Massive rain storms starting on Sunday have sent steams all along the Wild Rivers Coast on the rivers coast, but there are still lots of steelhead in the rivers. Plunkers have been doing well targeting steelhead and although the flows have still been a little high, anglers were able to start drifting the Smith River, and the Upper Chetco River by the end of the week with promising conditions for over the weekend.

In other news, the Pacific Fisheries Management Council has released its preseason report, which forecasts ocean abundance of salmon throughout the West Coast. The PFMC will use these numbers when setting the ocean salmon season, and overall the report looks promising.

River fishing

Heavy rain started to fall on Sunday and has continued throughout the early part of the week. The extra precipitation has blew out all the rivers in the area, but they have already started to round back into shape which should allow for productive steelhead fishing over the weekend.

While the rivers have been high, plunkers have been able to haul in steelhead heading upstream near the banks throughout the week, while drift boats started to get in on the action on Friday on the Smith River.

Andy Martin of Wild Rivers Fishing said the Chetco River is a few days behind the Smith as far as rounding into shape, but he said the Upper Chetco River was driftable by Friday, and they were catching steelhead while seeing lots more.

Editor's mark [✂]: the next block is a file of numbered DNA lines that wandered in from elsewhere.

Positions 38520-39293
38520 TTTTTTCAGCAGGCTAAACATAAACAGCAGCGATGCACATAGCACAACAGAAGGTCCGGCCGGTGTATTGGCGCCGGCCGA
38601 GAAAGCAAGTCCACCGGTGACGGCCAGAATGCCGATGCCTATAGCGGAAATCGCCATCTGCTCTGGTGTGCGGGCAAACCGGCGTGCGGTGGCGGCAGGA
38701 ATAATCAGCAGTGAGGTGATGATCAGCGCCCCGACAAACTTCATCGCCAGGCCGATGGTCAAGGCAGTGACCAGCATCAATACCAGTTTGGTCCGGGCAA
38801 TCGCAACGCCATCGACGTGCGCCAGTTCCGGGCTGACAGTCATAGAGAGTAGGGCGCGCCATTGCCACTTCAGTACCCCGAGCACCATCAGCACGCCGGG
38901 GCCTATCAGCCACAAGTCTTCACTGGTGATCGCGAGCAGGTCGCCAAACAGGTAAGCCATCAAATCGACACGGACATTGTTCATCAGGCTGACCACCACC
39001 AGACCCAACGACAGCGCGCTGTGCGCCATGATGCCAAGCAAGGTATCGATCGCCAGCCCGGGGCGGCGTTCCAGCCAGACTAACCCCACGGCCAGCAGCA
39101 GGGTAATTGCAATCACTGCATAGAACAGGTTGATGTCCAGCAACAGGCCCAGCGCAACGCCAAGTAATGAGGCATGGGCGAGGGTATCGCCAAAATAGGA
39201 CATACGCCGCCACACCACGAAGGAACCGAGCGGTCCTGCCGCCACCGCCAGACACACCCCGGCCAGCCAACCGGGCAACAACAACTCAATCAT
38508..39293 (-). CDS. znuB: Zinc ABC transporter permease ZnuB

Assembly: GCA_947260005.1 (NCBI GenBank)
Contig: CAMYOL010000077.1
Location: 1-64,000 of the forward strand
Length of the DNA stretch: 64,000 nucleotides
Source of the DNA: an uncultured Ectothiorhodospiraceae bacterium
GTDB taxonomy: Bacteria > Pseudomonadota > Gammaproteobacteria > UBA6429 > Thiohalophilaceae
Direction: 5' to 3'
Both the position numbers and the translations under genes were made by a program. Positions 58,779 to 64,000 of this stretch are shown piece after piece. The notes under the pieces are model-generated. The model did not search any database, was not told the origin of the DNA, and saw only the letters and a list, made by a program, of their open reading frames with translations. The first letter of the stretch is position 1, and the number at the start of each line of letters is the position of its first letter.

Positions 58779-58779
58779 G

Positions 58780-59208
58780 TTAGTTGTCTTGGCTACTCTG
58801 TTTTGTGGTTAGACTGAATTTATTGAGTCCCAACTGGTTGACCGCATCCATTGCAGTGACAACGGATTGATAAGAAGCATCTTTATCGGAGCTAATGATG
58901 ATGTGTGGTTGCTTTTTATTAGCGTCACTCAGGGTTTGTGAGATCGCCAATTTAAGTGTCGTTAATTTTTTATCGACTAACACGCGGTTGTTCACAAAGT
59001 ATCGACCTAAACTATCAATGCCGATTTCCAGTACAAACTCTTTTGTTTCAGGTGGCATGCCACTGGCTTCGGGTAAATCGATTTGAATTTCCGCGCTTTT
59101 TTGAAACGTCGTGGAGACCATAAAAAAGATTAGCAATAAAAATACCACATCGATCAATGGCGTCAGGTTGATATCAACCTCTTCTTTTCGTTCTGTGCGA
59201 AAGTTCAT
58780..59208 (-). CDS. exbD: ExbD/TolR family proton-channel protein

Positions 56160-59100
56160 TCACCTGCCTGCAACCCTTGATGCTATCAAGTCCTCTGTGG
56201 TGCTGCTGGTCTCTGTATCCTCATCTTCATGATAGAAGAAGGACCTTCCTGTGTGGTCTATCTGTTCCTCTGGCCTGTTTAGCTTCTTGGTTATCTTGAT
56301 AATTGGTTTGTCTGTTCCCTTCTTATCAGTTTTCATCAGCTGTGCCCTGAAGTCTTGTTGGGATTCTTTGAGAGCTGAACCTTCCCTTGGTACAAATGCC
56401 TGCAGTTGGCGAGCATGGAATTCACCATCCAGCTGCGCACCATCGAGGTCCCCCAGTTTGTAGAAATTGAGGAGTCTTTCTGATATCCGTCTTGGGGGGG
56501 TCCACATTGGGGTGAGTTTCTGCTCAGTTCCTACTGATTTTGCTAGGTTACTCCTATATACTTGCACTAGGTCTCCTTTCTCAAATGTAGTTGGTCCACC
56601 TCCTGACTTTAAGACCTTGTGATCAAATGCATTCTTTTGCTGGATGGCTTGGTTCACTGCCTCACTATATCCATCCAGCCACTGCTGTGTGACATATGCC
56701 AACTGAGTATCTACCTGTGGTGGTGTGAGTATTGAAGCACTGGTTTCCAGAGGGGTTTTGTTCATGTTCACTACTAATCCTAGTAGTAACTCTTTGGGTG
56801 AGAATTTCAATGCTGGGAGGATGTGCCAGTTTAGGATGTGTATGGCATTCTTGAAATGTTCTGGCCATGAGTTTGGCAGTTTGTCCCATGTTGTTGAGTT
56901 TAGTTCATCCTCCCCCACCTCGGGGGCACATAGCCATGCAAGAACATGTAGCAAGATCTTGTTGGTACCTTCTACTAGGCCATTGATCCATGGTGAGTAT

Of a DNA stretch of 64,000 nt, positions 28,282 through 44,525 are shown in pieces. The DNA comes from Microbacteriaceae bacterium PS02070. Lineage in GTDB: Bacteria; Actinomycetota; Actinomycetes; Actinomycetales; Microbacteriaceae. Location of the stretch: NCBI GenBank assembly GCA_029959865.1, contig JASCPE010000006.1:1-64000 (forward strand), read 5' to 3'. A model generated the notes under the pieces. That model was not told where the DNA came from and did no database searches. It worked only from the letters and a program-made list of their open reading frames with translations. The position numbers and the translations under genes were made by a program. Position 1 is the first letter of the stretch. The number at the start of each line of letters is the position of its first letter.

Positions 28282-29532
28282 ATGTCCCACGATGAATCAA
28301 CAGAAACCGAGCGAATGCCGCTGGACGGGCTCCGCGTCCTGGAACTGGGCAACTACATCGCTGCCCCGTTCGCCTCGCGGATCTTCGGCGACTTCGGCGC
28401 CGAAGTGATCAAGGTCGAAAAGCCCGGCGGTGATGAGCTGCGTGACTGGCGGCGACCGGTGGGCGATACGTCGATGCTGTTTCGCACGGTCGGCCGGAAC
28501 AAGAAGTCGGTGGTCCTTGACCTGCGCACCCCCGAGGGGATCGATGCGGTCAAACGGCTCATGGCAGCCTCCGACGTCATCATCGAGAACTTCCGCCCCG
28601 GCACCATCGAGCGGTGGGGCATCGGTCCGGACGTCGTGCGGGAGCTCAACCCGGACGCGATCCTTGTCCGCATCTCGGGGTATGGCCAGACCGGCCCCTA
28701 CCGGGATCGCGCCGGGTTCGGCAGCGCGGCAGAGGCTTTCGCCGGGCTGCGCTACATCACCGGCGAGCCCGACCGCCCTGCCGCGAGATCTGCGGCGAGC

The Rogue River was also fishing well prior to the rise in river level, but remains blown out as of Friday afternoon.

On the ocean

It has been a rough week for ocean anglers with stormy weather and big swells, but the forecast in Oregon, where bottomfishing is still open, looks promising for the upcoming week.

Martin said there is still a lot of fresh water coming out of the Chetco River, which will force bottomfishermen out of Brookings a little further North, but Martin said anglers should be able to catch fish out past Chetco Point.

Ocean salmon forecast

The PFMC released its annual its first preseason report for ocean salmon this week and the numbers look fairly promising, which could bode well for the upcoming ocean salmon seasons.

The Klamath forecast is down a little bit this year at 274,000, but the forecast for the larger 4-year old salmon is much higher at 106,000 compared to just 28,000 last year. The Rogue River forecast is 384,000 and the Sacramento River forecast is 380,000, which is up from 229,000 in 2018.

The full preseason report can be found online at